Wuhan scientists detect NeoCov coronavirus among bats in South Africa: Does it pose any threat to humans? WHO sheds light

How concerning is the NeoCov coronavirus?

Since the onset of the novel coronavirus, the world has already experienced three dominant variants of COVID-19 that caused widespread infections and fatalities. While the kappa variant was responsible for the first wave of the pandemic, the second wave proved to be fatal and was dominated by the Delta variant of the virus. With Omicron bringing in the third wave, the virus has been observed to have mutated into a more transmissible, but less fatal form.

The third wave is believed to have peaked in most countries of the world and is now ebbing. However, there seems to be no relief in sight because scientists at Wuhan have reportedly found a new strain of virus in bats in South Africa. This virus called NeoCov was believed to have a high death and transmission rate, according to a Russian news agency Sputnik. However, research about the same is in progress and here is all you need to know about it.

Also read: Coronavirus: Is the newly found NeoCov COVID variant by Wuhan scientists the deadliest of all COVID strains?READMORE

02/6What is NeoCov?

The term NeoCov stands for new coronavirus which is a misnomer because it has not yet been proven as a variant of SARs-Cov-2. The virus in question was found in bats in South Africa and is closely related to the MERS virus. MERS stands for Middle East Respiratory Syndrome. The virus is a part of a research paper written by scientists at Wuhan, which is the epicenter of the pandemic. The research paper is yet to be peer reviewed and more research and assessment is needed before establishing any concrete proofs about the virus being transmitted to human beings.


03/6What is MERS?

MERS or the Middle East Respiratory Syndrome is a viral respiratory disease that set foot in the world in 2012. The virus is zoonotic, meaning it transfers from animals to human beings through direct or indirect contact. MERS-CoV has been identified in dromedaries in several countries in the Middle East, Africa and South Asia. In total, 27 countries have reported cases since 2012, leading to 858 known deaths due to the infection and related complications.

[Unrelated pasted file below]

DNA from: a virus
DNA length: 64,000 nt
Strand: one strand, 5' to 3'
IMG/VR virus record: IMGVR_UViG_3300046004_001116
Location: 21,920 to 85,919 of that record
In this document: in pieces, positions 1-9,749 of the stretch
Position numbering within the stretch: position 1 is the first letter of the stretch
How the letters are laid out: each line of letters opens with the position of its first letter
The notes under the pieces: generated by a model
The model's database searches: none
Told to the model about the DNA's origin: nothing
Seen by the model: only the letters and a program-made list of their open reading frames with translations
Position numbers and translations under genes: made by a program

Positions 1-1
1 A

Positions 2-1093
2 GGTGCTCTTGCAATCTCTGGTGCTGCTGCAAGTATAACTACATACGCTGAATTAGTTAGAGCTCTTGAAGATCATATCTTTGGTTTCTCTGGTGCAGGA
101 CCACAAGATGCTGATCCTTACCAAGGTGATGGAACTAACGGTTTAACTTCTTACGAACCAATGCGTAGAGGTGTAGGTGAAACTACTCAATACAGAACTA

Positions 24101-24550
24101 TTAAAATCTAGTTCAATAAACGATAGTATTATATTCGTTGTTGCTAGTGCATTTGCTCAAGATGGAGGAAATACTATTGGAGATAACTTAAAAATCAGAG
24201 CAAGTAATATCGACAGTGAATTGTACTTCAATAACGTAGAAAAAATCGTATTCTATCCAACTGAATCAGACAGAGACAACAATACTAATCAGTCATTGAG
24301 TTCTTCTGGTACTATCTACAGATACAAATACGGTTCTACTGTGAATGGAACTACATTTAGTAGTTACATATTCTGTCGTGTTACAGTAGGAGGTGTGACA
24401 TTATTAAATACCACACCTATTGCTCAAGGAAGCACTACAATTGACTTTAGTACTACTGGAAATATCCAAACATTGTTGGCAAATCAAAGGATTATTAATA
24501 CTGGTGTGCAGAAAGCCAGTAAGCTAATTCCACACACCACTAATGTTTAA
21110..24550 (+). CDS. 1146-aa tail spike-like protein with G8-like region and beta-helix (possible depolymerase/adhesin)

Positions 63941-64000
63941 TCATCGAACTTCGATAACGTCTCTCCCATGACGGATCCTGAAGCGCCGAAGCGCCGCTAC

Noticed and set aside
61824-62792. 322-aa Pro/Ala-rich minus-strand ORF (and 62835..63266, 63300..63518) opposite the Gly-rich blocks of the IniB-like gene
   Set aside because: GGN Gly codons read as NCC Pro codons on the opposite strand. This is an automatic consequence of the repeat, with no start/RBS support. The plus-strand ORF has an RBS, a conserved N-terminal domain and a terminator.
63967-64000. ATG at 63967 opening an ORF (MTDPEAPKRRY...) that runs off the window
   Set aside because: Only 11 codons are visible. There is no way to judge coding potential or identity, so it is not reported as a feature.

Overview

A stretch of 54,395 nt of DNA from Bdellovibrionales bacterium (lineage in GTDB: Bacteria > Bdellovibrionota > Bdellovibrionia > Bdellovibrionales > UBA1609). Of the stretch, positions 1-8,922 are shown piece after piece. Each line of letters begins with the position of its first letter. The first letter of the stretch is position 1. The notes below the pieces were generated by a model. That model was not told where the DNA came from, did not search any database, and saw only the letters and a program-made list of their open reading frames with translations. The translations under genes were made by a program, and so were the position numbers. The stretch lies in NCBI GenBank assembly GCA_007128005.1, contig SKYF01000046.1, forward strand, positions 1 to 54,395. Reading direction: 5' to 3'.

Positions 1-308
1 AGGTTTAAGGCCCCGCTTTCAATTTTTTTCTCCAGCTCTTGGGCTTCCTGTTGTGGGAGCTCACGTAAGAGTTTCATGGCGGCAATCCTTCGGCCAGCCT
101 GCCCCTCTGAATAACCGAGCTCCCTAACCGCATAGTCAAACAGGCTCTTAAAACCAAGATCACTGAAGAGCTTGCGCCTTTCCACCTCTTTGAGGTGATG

Also read: Coronavirus: What is ‘stealth’ Omicron? Is it harder to track? Know all about this new sub-variant and what makes it so concerning

The principal symptoms of MERS include fever, cough and shortness of breath. It was transmitted to humans from infected dromedary camels and human to human transmission is possible and a few transmissions were reported in members of the same family, as per the World Health Organization (WHO).READMORE

04/6The link between MERS and SARs-Cov-2

The NeoCov or the new coronavirus has been found in bats in South Africa and has been found to be closely associated with MERS. However, the new virus which is closely related to MERS is not SARs-Cov-2. Because of its close association with MERS, it is believed to be highly transmissible and fatal. In addition to this, its links with scientists at Wuhan have also lead to its unsolicited associations with the coronavirus.

05/6Should you be worried?

“Coronaviruses are often found in animals, including in bats which have been identified as a natural reservoir of many of these viruses.” said WHO. Any claims made right now, regarding this virus affecting humans, are not supported by enough evidence and need extensive research. “Whether the virus detected in the study will pose a risk for humans will require further study.” WHO told Russia news agency TASS.

06/6What could happen?

Now that research regarding NeoCov has begun, it needs much more development before starting anything as a concrete fact. The association of the virus with the MERS virus has led to multiple rumors, especially about its fatality, for the virus is believed to kill one in every three people it infects. However, any proof of it being transferred from animals to humans has not yet been found. Speculations regarding the same have led to it being labeled as a very dangerous virus but only if it is transferred to humans, which would require a mutation.